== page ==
Facebook’s Presser

Tech Blogs 100% Confident They Don’t Know What Facebook Will Announce Tomorrow But let’s all report on it anyway! rww.to/Y5NfFy

— ReadWrite (@RWW) January 14, 2013

Most journalists these days do not have the luxury to leave their workspaces to physically attend a news conference. This is especially true when the announcement itself is completely cloaked in mystery. “Just whisper in my ear so I may decide whether to cover,” many reporters urge the PR protectors of the impending news.

For their part, these PR gatekeepers have done a decent job in recent years to make the news more accessible through live video streams or webcasts, some allowing remote questions. Embargoed pre-briefings (with NDAs and all) also help pave the way for a big one-day news splash.

Then of course there are the large annual confabs where reporters have a reasonable expectation of surreptitiously discovering something newsworthy. No guarantees, but the media herd has collectively decided that they need to “be there or be square.”

 The most recent example of course was CES where every tech and gadget reporter I know literally and figuratively got their asses in gear. While no earth shattering news surfaced – unless a crowdfunded timepiece or an ultra high-def TV does it for you — the meeting of one’s social media connections in one physical place might very well justify being there.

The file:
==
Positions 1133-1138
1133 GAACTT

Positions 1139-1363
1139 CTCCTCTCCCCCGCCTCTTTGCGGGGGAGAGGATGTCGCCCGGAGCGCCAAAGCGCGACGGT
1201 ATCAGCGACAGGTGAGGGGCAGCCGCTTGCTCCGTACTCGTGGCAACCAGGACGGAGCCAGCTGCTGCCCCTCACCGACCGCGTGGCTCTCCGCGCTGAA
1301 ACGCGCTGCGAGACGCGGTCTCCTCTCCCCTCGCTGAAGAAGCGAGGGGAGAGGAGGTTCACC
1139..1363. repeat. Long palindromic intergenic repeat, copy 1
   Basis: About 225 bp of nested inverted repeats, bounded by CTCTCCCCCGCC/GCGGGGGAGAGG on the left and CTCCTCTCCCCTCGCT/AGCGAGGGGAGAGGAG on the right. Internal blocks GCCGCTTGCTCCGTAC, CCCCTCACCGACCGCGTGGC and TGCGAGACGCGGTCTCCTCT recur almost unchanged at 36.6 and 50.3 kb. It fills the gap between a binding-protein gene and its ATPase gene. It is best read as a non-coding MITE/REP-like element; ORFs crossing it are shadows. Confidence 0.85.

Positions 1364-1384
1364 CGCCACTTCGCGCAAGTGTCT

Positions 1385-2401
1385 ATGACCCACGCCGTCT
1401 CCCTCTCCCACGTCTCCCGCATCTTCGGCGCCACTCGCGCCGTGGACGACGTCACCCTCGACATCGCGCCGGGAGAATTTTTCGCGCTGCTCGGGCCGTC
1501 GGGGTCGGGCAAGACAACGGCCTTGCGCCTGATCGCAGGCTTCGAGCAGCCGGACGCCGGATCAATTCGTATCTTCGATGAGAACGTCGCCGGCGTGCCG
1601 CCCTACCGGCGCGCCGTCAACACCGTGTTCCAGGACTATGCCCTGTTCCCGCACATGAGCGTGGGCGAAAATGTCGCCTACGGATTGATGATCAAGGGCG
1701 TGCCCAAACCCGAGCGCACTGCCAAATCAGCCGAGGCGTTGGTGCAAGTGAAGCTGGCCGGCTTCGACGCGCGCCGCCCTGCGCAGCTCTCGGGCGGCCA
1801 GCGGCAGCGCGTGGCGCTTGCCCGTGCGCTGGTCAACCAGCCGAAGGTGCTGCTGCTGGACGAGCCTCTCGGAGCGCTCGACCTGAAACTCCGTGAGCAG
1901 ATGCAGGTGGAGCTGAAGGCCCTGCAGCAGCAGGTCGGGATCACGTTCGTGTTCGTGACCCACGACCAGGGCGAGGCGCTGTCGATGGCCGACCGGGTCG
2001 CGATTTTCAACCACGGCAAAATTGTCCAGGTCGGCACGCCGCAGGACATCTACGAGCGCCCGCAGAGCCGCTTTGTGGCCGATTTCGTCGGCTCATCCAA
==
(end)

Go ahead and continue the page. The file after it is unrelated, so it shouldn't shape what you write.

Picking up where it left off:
Now there’s this third category, which is reserved for those select few companies whose every move — no matter how inconsequential — has been known to spark national conversations.

No need for these companies to provide any advance guidance.  A simple cryptic invitation will do just fine to produce a quorum.

Dan Lons of ReadWrite, a follower of one such company, tweeted a link to his piece today in which his priceless lede read:

“Facebook is gathering the world’s press to its Menlo Park, California, headquarters on January 15 for a very special, very huge announcement. Like, mega huge. Like, the-world-will-never-be-the-same huge. And because it is not yet tomorrow, at this point, today, nobody actually seems to know exactly what Facebook will announce, and this is what the tech blogs want you to know, which is that they have no idea what Facebook will announce tomorrow, and they want you to know that.”

I won’t feign to guess what “news” will emanate tomorrow from the Menlo Park headquarters of the world’s largest social network. (Rumors are rife with the debut of a Facebook-branded smart phone or mobile device.)

All I can say is that it better be good. The crescendo of hype — however unintentional — is deafening.

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